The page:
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What is the cost of an EEG device (electrodes and other indispensable hardware, software if available for standard office computers, or a whole package with a dedicated computer and software) that is of suitable quality for neurolinguistic research? My own attempts to find information on this were futile. The Wikipedia article quotes low-cost devices from US$ 100 onwards, but I'm guessing the very cheap ones are of rather limited use for research. There is also an OPenEEG project, but I'm looking for an out-of-the-box solution. The commercial suppliers I found online do not quote any prices.

I just need a rough estimate to what amount of money is necessary to do any publishable academic research, and how much solution for average research needs would cost - such as 500 Euros/Dollars, 1,000, 10,000...?

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We were looking for an EEG device few years ago. The commercial offers were between 20,000 EUR for a 32 passive electrode to 50,000 EUR for an 64/128 active electrode. This included everything except the computers - some offers were without off-line data processing software. I never considered the EEG systems that were not mentioned in the method section of my research domain. And beware of the local regulations and ethical considerations concerning home-made devices for recording human biological signal.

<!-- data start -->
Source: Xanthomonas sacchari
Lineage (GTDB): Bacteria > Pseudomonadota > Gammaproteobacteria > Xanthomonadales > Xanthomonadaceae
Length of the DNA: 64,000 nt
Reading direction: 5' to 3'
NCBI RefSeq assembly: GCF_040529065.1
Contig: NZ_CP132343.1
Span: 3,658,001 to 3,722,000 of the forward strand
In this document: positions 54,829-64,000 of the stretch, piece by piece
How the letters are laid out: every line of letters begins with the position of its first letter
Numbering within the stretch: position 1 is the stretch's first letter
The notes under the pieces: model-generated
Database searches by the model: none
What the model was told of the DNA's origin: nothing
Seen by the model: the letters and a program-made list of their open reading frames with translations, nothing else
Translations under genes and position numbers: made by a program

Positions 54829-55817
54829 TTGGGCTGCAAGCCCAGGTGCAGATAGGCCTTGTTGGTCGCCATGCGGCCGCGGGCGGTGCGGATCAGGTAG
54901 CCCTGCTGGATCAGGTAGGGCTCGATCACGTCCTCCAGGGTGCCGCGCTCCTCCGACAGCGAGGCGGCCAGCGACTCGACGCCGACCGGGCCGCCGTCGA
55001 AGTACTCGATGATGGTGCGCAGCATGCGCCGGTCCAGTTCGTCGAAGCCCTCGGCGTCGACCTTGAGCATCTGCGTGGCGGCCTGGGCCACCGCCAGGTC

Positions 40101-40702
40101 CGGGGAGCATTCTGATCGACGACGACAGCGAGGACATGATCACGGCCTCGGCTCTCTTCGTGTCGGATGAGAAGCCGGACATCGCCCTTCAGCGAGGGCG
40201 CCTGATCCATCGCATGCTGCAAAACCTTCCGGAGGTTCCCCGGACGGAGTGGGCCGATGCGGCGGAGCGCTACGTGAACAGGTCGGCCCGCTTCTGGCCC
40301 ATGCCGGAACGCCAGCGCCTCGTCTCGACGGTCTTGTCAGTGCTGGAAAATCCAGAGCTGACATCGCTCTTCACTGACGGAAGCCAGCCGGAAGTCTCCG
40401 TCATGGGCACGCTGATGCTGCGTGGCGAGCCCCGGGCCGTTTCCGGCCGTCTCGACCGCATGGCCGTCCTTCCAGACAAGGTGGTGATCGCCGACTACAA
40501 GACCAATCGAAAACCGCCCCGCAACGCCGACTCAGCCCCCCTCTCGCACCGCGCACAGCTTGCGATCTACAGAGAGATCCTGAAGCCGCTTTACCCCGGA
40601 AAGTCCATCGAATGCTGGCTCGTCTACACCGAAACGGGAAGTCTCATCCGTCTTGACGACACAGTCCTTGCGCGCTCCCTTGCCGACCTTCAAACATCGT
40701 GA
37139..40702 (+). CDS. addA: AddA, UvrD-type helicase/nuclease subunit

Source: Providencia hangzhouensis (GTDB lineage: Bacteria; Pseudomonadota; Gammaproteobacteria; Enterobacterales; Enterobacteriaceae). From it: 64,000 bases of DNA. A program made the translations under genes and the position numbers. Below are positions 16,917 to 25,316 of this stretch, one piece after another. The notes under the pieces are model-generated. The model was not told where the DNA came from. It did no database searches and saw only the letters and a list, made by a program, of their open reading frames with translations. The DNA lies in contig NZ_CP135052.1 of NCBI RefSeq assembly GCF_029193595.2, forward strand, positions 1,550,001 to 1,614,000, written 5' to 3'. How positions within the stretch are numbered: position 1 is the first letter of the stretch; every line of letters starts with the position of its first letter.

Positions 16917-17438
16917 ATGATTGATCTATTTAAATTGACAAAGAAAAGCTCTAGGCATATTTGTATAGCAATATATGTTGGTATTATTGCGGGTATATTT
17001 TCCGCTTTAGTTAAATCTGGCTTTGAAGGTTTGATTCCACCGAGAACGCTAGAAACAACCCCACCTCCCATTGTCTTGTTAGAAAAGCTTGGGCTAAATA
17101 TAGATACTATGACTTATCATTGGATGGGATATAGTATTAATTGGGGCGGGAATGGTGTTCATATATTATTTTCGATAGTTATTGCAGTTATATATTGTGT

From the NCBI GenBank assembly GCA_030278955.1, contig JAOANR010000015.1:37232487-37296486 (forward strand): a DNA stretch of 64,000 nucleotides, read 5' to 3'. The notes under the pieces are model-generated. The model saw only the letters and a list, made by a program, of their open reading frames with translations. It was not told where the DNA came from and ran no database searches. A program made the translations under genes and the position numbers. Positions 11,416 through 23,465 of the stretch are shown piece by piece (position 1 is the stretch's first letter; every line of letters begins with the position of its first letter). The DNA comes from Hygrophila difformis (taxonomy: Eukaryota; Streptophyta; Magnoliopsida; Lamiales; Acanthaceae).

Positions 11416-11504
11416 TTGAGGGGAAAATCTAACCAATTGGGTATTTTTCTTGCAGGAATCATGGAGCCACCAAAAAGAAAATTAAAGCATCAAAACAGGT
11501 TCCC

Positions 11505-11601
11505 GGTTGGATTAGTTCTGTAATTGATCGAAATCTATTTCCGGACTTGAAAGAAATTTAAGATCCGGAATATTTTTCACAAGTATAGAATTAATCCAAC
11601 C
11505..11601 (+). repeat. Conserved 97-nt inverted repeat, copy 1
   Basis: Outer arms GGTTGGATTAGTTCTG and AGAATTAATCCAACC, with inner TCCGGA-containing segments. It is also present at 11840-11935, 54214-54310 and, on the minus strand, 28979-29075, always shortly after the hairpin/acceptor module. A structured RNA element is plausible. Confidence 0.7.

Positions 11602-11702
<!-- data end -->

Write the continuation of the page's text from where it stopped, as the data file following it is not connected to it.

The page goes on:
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An old question, but there has been some recent developments by third-parties and now cheaper and hopefully just-as-accurate EEGs exist.

From Are recent affordable EEG devices any good? we see the Emotiv System and a paper that can attest to its accuracy.

We also have OpenBCI, an open-source EEG catered to makers, which has recently been funded successfully on Kickstarter.

Both EEGs can be had for < $500, but both are relatively new in the scene so it would be interesting to see how they compare to traditional methods.

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I'd add that it depends a bit on the OP's own subdiscipline; if looking to do publishable academic work in cognition & neurophysiology, these devices will probably not cut it in traditional publishing venues. If the OP is in brain-computer interfaces or any less traditionally cognitive-psych area, they may suffice. – Krysta Mar 24 '15 at 11:49

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